opposition parties have not developed policies on Canada's role in
the Arctic beyond generalities, defaulting "ownership" of a
robust, rhetorical northern policy to the Conservatives that
dovetails with party's broader priorities of rebuilding the
Canadian Forces and enhancing Canada's international role". End
Comment).
5. (U) To underscore his government's commitment to the Arctic, the
PM has also visited the Arctic every summer since taking office
while holding occasional cabinet meetings in the territorial
capitals. In the latest example: as the G8 host in 2010, Canada
has chosen to convene the G8 Finance Ministers' meeting in Iqaluit
on Baffin Island...in February.
6. (C/NF) The government has also taken steps to amend a few key
pieces of legislation to enhance its ability to control shipping in
the North. In 2009, new authorities came into force that extended
Canada's regulations for pollution violations all the way to the
200 nautical mile EEZ limit. A second proposal that would mandate
all ships destined for Canada's Arctic waters to report to Canadian
authorities has not yet been finalized in regulation. To date, the
changes to the shipping rules are the only efforts that have had an
impact on American and other foreign interests. The results of
Canada's submission of a claim in 2013 for an Extended Continental
Shelf under the United Nations Convention on the Law Of the Sea
(UNCLOS) will also have an impact on Canada's neighbors. But, at
this juncture, for Canada to advance its "sovereignty" interests
there is a need to focus on bilateral and multilateral partnerships
with its Arctic neighbors.
Canada's Arctic Foreign Policy
7. (U) According to Foreign Minister Cannon, "our foreign policy is
a reflection of our domestic policy." To that end, "through the
international dimension of our Northern Strategy-our Arctic foreign
policy-we will protect our environmental heritage, promote economic
and social development, exercise our sovereignty in this vital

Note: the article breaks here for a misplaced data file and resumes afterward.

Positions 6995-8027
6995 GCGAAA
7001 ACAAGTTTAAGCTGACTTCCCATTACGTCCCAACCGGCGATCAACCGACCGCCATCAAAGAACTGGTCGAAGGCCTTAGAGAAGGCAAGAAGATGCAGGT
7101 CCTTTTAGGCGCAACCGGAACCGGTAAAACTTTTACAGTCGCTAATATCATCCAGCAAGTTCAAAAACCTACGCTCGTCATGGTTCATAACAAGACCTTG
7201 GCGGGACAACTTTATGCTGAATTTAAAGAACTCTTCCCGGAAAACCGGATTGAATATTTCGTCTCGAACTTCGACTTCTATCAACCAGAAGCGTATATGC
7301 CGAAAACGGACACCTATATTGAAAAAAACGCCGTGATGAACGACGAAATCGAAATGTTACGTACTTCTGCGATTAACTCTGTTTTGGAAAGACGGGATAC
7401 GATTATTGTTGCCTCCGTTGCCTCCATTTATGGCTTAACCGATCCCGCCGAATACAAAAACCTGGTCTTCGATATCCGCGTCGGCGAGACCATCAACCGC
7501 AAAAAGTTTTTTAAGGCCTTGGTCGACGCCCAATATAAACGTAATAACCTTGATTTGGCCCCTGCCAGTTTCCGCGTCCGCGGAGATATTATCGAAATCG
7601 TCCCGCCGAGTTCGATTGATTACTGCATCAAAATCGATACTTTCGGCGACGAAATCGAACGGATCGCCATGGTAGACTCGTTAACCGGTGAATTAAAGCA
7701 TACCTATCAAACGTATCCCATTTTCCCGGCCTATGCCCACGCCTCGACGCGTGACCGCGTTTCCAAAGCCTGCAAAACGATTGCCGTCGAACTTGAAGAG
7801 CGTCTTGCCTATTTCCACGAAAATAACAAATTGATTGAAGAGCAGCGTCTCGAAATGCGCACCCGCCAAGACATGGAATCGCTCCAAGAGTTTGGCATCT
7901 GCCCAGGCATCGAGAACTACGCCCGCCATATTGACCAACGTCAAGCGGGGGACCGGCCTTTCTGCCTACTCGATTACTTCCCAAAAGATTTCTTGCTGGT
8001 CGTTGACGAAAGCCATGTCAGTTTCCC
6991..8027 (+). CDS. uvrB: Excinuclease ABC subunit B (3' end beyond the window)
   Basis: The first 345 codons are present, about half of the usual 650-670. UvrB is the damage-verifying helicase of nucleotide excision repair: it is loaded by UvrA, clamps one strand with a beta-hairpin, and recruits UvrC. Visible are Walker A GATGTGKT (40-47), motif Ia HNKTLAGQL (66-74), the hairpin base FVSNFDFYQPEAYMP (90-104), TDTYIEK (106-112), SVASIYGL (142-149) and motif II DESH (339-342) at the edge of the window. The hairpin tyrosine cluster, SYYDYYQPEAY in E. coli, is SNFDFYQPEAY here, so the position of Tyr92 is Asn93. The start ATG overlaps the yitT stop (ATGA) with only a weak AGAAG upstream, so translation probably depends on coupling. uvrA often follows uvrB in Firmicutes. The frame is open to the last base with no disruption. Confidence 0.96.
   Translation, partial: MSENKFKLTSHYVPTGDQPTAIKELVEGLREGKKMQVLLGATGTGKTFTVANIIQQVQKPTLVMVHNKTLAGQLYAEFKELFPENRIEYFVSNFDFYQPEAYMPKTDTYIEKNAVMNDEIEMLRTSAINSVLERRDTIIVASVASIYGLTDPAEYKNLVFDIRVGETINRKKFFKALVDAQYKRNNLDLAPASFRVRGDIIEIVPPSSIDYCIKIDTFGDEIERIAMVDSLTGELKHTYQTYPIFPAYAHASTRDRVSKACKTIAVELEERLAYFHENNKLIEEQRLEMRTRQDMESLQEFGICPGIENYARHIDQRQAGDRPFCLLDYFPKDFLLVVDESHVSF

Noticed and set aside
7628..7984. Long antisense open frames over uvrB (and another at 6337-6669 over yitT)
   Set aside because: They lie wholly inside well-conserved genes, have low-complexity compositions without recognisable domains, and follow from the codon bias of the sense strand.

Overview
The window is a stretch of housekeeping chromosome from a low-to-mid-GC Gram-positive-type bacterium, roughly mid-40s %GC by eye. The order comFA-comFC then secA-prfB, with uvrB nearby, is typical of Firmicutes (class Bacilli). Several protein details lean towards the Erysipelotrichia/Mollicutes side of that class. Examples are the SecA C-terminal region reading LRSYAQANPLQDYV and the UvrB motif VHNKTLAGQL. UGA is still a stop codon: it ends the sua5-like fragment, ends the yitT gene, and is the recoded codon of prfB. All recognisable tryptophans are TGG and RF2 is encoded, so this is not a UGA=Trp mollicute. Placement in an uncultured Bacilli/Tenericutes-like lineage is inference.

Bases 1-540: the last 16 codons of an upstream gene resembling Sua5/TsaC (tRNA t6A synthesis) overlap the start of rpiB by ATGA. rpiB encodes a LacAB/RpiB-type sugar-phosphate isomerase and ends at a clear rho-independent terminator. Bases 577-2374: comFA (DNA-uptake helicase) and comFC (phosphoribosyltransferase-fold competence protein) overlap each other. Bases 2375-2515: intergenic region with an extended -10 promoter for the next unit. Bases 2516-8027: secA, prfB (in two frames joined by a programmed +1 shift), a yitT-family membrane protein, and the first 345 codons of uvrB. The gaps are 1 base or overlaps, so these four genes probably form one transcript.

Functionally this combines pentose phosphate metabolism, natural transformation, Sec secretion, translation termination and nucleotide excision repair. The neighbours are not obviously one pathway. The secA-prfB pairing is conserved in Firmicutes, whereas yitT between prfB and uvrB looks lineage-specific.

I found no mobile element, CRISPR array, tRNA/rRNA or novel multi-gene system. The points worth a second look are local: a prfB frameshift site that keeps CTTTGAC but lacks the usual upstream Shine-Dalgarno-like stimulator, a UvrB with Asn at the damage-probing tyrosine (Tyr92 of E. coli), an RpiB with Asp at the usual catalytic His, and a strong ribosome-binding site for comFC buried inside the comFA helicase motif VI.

region and encourage more effective international governance".
Moreover, in March 2009, when FM Cannon unveiled Canada's Arctic
Foreign Policy in the Yukon, he declared that his "utmost priority"
is to further strengthen Canada's bilateral engagement with Arctic
states. He stated that "The United States is our premier partner in
the Arctic," that "we have many shared interests and common
purposes-in environmental stewardship, search and rescue, safety,
security and sustainable resource development," and that he was
looking forward to a more enhanced level of cooperation on Arctic
issues with the United States. He noted that this would include
exploring "ways to pursue a common agenda," starting in 2013, as
Canada and subsequently the United States chair the Arctic Council.
He delivered the same speech in April 2009 at the Center for
Strategic and International Studies in Washington DC, further
adding in his speech that he had discussed opportunities for
enhanced cooperation on shared Arctic interests when he had met
with Secretary Clinton earlier that day. In November 2009, during a
speech in Toronto to the Economic Club of Canada, the Foreign
Minister exclaimed that "Canada, with allies like the United
States, is well-placed to take a leadership position in the face of
the new challenges and opportunities in the Arctic." Interestingly,
while taking questions after the speech, FM Cannon refused to be
drawn into any discussion of difference with the United States over
the Northwest Passage even when pressed, and instead chose to
emphasize Arctic cooperation with the U.S.
8. (C/NF) Comment: Canada places great import on its Arctic
partnership with the United States and at this juncture the
Conservatives in particular see special value in enhancing that
partnership. Not only is that partnership materially significant
for Canada, which benefits greatly from American resources invested
in Arctic science and in defense infrastructure , but also Canada
has much to gain from leveraging the stature and standing of the
United States. Among the Arctic coastal states (and perhaps among
all countries) Canada and the United States typically have the most
closely aligned policy interests and generally share a common
viewpoint on international law and common objectives in
multilateral fora (such as the Arctic Council). From Canada's point
of view, if the two countries can find bilateral common-ground on
Arctic issues, the chance for Canadian success is much greater than
going it alone against the interests of other countries or groups
of countries.
9. (C/NF) Comment Continued: Numerous observers of the Canadian
political scene caution, however, that while Arctic sovereignty is
tried and tested as an election issue, the promises made are seldom
implemented (the armed ice-breakers and ocean sensors that
candidate Harper promised in the 2006 election have been forgotten
; what will be the fate of the three-quarter billion dollar
ice-breaker?). That the PM's public stance on the Arctic may not
reflect his private, perhaps more pragmatic, priorities, however,
was evident in the fact that during several hours together with
Ambassador Jacobson on January 7 and 8, which featured long and
wide-ranging conversations, the PM did not once mention the Arctic.
End Comment.
JACOBSON